Oftentimes complementary legislation needs to be passed through all parliaments, and if you change it in one parliament then it can affect the operation of it at a state level. That puts the parliament in a position where it is much more difficult for us to change agreements after they have been reached, even if there are clear areas where there would be major public benefit in doing so. Of course, it not only locks out the parliament but the public, because the meetings are secret. They are not public debates like this one in the chamber; they are not committee hearings; they consult who they feel like consulting, they ignore everybody else, and they come out the other end and say, ‘Here’s what we’re doing.’ It is a less than perfect process.
One way of reducing the problems with that approach is to have these sorts of inquiries into the issue beforehand. That is exactly what is proposed in the area of the Commonwealth State Territory Disability Agreement: to examine some of the issues that are around now, how things are developed, where things could go, and inform the development and finalisation of the next agreement. It would be not only disappointing but even negligent for the government to frustrate an attempt to do that, and to do that without even putting a justification on the record would be a clear sign of monumental contempt for the Senate.
The Prime Minister has been making lots of noises around the country in the last week as he has moved towards the 10th anniversary since he was elected, which is today. He has talked about how he is not arrogant, how the government is not drunk on power and how it is very important that he and his government colleagues make clear to the public that they are remaining humble and not being arrogant. Yet, if you look at the actions rather than the words, there could not be a clearer example of total arrogance and total contempt for the Senate, the parliament and the public. They have not only knocked back three important inquiries—inquiries that are clearly not just political point-scoring exercises but important opportunities to explore areas of major public interest and significance—but they have knocked them back without even opening their mouths and saying why, certainly in the first two cases. I hope Minister Santoro proves me wrong in this case at least and puts some case on the record, because it is monumental contempt for the Senate and the public to simply dismiss genuine attempts to have valuable inquiries without even bothering to make a statement.
We saw some of that on a few occasions towards the end of last year, and it is a very bad way to start the new year. It is bad enough that we are barely sitting: the parliament is sitting for only one more week before the May budget. There are three sitting weeks, 11 sitting days in total, from the first part of the year through to the second week of May, and then there are only another three days until mid-June—that is, 14 sitting days until we get to mid-June. Not only is the parliament barely sitting in the first half of the year, but the government is even preventing Senate committees from doing work in that period of time by frustrating committee reference after committee reference. I quoted some figures at the end of last year in debate on another reference that was knocked back. Twelve references were knocked back and only six were agreed to. I am not sure whether others have been agreed to since we started this year—I have not looked at that—but if we add the three that have been knocked back today then 15 have been knocked back and only six have been agreed to. That is a pretty poor record.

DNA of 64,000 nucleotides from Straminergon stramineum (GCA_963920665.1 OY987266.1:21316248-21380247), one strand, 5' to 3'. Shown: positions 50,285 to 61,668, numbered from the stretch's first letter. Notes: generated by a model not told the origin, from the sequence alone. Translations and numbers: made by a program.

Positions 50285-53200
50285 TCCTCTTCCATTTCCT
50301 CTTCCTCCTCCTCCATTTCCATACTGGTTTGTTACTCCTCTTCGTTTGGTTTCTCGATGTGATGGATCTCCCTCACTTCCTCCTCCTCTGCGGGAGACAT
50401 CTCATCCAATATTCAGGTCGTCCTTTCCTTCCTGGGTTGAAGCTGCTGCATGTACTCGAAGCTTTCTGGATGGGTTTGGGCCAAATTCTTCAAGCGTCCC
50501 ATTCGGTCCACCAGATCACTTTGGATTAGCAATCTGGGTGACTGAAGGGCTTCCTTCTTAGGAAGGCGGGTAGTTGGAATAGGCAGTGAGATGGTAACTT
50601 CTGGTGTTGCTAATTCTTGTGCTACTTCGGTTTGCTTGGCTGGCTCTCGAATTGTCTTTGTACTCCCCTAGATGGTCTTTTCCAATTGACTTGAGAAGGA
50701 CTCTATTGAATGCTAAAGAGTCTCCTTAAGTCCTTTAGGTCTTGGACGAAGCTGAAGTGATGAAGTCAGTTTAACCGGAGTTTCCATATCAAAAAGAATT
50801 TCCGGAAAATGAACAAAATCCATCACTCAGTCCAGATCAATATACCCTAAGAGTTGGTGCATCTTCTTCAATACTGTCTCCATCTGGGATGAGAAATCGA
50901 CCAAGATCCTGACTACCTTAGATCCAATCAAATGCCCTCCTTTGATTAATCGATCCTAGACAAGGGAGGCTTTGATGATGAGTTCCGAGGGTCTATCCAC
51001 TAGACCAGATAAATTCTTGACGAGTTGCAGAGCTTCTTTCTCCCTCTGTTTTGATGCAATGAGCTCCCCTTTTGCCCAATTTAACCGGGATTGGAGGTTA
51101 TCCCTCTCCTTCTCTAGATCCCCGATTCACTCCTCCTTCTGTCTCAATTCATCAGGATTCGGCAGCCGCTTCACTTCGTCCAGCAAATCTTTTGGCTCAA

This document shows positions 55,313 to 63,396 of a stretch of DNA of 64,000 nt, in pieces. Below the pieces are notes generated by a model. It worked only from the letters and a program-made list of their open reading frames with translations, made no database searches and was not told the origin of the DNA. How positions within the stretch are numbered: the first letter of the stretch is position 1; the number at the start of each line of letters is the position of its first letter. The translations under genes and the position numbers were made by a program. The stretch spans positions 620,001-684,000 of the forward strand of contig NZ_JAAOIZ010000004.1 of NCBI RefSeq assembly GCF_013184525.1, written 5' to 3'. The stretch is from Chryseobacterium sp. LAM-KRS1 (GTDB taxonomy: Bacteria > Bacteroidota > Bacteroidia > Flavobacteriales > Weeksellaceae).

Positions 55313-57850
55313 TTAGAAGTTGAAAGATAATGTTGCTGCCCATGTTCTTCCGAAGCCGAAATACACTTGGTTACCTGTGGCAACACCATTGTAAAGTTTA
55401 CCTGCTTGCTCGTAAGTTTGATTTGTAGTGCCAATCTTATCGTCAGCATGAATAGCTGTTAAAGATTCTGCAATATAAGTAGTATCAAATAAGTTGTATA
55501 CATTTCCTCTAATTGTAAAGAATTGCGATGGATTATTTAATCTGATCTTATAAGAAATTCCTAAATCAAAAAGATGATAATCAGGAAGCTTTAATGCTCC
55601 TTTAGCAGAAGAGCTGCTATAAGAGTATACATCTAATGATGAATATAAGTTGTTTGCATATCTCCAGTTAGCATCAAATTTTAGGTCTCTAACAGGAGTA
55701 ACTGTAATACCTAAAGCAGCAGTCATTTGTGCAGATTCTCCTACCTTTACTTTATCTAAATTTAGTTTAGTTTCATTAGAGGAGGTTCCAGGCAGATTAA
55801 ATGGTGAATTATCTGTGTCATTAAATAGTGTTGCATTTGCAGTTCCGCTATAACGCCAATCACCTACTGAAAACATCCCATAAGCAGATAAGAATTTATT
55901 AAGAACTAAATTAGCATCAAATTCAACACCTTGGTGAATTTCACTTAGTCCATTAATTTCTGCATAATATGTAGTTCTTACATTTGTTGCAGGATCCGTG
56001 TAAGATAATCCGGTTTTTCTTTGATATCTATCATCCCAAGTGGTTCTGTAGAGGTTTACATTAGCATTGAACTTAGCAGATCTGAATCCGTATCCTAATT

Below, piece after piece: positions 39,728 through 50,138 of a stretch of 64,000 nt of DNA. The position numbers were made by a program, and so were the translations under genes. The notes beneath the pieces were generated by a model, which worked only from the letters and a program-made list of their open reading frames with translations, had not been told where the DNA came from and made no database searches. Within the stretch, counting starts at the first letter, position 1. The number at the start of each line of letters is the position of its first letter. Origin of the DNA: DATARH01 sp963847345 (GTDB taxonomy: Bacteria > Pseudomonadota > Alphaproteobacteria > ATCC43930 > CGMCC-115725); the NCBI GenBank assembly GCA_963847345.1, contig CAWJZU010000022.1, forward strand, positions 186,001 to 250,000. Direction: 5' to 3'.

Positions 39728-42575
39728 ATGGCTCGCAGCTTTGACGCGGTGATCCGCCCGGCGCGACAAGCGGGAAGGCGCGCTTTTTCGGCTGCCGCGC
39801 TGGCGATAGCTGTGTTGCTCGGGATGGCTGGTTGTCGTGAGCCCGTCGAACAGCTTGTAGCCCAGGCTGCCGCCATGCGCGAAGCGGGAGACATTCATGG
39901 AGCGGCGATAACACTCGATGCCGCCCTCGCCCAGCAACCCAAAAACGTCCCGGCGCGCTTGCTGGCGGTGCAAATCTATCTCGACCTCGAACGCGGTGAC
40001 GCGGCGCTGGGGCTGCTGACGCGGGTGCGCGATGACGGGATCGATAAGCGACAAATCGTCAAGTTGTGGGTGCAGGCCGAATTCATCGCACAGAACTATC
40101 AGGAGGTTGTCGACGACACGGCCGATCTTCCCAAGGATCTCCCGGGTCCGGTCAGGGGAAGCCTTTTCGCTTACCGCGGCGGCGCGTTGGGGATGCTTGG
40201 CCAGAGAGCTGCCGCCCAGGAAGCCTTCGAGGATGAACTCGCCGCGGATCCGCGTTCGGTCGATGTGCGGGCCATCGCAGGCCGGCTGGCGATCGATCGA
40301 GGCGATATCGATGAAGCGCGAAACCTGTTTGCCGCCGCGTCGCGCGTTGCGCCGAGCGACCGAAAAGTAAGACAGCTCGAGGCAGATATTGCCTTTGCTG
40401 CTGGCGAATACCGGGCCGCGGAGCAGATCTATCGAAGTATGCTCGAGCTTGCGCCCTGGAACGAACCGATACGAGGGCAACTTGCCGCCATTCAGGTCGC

I am not saying that every reference has to be agreed to—senators knocked back references in the past as well, prior to when the government had control—but the ratio has gone through the roof. We have more than double the number being knocked back compared with the number being agreed to. I think it sends a very clear signal that this government just wants to neuter the Senate in every way possible, not only by dramatically reducing the number of sitting days but also by preventing us from having committees doing work and having inquiries. We have seen examples in Senate estimates hearings where, even when we have inquiries, the government prevents answers from being given in areas of significant public importance.
The attempts to avoid scrutiny are growing day after day. The performance by the government this morning, in refusing to even speak and put their cases as to why they are knocking back these inquiries, I think is contemptible. It is a clear sign of contempt. Whatever the Prime Minister might say about his government not being arrogant after 10 years in power, let us look at the record rather than the rhetoric. The record shows 15 Senate committee inquiry references being knocked back, including important ones this morning. No-one could say that the disability agreement is not important; no-one could say that air safety is not important; no-one could say that settlement assistance for migrants is not important. They are all important. They are all areas that involve significant public expenditure, they are all areas that affect millions of Australians directly in important ways, and they are all areas in which we can do better. If the government are so scared of scrutiny that they will just knock back inquiry after inquiry then, seriously, I do not think they can credibly suggest that they are not anything other than filled with total arrogance and contempt for the parliament and the Australian people in the way that they are conducting business in this parliament.